Love this blog. I am subscribing! Due to recent comments in the media from religious leaders and politicians about “The Radical Gay Agenda”, I have a different take on presenting my family to the world. I am taking a sarcastic approach to a day in the life of a “radical” gay family. Take a look at my blog when you get a chance and consider adding to your blogroll.
    http:/radicalgayfamilyagenda.wordpress.com

    Take care,
    Tommy Starling

  2. #2 by diversityrolemodels on May 10, 2011 - 1:59 pm

    Thanks Tommy. Will have a look when we get a chance. You’re so right though – there is a strange obsession with a non-existent agenda. I think it’s a smoke screen for politicians to avoid talking about ‘real’ issues…call me a conspiracy theorist!

  3. #3 by Esther on May 11, 2011 - 10:18 pm

    The one phrase here that rang so true to me was this:
    “the least family friendly aspect of Pride is the cohort of religious extremists standing behind their police cordon preaching non-acceptance and hate.”
    The one thing I don’t want my child to be is a person who practices (or preaches) hate. Who she loves and how she expresses that love is none of my business or concern.
    Another great post!

    • #4 by diversityrolemodels on May 12, 2011 - 6:15 pm

      And what a fantastic Mum you must be! You have a very lucky daughter…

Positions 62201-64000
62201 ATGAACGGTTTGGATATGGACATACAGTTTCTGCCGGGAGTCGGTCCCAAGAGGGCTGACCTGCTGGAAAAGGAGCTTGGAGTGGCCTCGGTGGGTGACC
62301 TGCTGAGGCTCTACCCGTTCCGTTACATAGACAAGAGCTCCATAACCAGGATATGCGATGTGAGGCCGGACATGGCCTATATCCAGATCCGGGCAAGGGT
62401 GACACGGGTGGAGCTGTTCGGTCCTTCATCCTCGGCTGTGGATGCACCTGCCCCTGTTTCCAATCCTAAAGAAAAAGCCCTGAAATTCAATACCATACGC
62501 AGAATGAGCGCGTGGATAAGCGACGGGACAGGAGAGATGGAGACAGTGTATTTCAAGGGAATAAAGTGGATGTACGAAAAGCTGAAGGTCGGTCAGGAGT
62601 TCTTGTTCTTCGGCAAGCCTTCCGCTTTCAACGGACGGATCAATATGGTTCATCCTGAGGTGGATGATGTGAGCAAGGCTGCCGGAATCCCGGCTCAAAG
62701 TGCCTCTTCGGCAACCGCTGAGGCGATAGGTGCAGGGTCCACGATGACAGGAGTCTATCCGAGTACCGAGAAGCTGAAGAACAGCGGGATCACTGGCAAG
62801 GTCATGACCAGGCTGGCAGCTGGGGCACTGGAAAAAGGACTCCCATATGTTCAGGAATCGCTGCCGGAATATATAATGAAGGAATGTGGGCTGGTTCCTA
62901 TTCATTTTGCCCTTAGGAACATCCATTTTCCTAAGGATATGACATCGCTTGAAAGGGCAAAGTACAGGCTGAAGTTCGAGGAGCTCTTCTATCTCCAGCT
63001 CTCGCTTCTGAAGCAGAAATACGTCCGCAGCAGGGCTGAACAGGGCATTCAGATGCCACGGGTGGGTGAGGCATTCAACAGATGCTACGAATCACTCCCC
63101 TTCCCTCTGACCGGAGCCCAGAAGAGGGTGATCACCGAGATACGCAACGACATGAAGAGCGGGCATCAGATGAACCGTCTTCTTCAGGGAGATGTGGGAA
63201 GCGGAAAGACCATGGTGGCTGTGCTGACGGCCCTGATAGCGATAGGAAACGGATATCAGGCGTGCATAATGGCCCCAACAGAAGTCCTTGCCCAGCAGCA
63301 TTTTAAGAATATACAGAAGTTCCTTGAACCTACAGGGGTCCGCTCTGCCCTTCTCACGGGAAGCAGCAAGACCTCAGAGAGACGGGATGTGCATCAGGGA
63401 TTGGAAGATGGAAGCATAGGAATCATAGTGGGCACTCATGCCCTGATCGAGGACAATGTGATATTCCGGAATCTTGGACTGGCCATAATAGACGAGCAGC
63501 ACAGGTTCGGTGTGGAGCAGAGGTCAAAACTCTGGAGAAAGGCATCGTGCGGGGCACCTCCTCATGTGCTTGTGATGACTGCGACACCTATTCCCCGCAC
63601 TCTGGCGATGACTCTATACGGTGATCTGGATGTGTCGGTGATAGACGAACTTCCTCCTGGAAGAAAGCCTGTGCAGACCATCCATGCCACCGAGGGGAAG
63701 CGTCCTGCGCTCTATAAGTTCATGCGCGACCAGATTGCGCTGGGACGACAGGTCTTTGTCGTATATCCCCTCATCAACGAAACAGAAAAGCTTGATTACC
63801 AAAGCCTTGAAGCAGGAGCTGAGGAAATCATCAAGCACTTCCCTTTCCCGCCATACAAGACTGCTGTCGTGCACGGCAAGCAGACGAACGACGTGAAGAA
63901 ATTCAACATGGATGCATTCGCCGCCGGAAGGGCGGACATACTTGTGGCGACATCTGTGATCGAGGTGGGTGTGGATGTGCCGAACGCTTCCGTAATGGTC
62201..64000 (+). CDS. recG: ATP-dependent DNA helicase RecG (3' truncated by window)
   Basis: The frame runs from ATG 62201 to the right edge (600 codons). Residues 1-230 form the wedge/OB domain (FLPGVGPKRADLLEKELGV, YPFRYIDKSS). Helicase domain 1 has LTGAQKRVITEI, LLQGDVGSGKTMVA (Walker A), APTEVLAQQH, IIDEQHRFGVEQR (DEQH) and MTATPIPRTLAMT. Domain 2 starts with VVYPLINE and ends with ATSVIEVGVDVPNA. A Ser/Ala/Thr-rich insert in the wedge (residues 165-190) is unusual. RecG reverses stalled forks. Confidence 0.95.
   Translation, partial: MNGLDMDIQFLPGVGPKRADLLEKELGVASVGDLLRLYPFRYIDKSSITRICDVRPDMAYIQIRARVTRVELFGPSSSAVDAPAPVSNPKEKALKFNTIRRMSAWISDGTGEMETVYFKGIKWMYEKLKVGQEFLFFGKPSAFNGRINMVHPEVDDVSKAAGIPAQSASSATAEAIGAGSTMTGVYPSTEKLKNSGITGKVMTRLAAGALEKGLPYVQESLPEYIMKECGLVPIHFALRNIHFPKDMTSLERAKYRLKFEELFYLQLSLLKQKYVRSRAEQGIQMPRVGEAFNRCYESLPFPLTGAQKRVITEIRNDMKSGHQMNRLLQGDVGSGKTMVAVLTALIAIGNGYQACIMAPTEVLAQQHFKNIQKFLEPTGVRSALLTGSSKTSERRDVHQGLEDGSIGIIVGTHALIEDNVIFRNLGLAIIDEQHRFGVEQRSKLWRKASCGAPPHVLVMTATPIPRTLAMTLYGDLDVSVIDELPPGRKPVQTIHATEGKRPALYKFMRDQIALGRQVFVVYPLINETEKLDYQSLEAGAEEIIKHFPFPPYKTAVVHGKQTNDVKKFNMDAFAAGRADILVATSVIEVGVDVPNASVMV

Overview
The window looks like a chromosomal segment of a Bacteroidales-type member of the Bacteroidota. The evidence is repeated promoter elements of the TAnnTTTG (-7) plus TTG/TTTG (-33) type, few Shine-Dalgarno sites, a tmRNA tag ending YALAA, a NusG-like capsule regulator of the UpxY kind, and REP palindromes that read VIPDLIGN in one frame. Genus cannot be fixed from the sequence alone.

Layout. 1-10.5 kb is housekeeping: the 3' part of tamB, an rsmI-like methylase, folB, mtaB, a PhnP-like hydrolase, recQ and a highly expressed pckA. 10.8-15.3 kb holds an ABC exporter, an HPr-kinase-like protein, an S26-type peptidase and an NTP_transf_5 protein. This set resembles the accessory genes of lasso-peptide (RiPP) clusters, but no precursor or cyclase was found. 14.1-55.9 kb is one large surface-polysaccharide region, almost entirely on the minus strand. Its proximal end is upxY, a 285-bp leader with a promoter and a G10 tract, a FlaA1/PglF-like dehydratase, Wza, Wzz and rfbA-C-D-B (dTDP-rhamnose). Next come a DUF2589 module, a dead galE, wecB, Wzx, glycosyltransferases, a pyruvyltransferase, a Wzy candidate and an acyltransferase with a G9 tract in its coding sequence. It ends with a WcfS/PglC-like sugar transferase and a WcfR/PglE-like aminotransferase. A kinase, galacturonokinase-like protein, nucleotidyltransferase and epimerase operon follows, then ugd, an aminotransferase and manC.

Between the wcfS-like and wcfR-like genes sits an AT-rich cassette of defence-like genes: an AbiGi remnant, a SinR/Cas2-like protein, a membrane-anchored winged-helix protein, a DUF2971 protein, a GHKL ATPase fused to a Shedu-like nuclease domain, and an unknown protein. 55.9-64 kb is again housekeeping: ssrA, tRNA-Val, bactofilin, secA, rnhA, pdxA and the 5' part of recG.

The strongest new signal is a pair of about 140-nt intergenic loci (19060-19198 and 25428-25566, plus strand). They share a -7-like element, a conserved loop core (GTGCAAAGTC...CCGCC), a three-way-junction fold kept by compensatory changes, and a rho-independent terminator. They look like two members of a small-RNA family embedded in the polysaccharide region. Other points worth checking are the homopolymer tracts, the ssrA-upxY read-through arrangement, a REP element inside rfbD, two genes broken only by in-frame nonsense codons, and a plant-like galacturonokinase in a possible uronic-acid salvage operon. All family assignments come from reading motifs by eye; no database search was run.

4. #5 by Giselle on May 14, 2011 - 8:38 pm

    Exactly! I was thinking the same as Esther. The sentence: ‘the least family friendly aspect… preaching non-acceptance and hate’ was the one that stood out for me as well.
    I wonder what those people stand -for- when all they do is stand -against- issues, esp gay rights and equality. When we achieve marriage equality it will not change their marriages, when LGBT people get employment protections and benefits, it will not change theirs. When LGBT people adopt children who would otherwise remain in care, then that’s to be commended. So what I don’t get is: where exactly is the problem? And why are those people so filled with hate? I find that incomprehensible.
    The world becomes a better place with each and every person who becomes more thoughtful and more open-minded. And for that to happen personal stories are so very important, vital even: when you get to know someone it’s nowhere near as easy to discriminate.
    Thank you for your blog.

  5. #6 by diversityrolemodels on May 15, 2011 - 10:40 am

    It is strange Giselle. When you hear (particularly American) right wing politicians heavily criticising any move towards equality as being ‘family destroying’ and part of the ‘gay agenda’, I am confused too. It is partially religion (although I believe this to be a poor excuse – the basic tenets of religion are love, kindness and respect -these aren’t exclusive of LGBT people) and it is mostly ignorance. Most generations have grown up with homophobia being the accepted, almost encouraged status quo. As more people feel safe enough to come out, the wider populace realise that their bigoted views don’t resonate with the ‘normal’ people they are now exposed to and change their opinions. Fortunately, being homophobic is less acceptable now and straight people are starting to challenge their friends in the same way we’ve done with racism. Although sexual orientation is less visible and more fluid than skin colour, we will increase our visibility and change minds in that way. Hopefully our programme will do this on a larger scale so the next generation aren’t as ignorant. We can get there!

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  1. Mombian » Blog Archive » Blogging for LGBT Families Day: Contributed Posts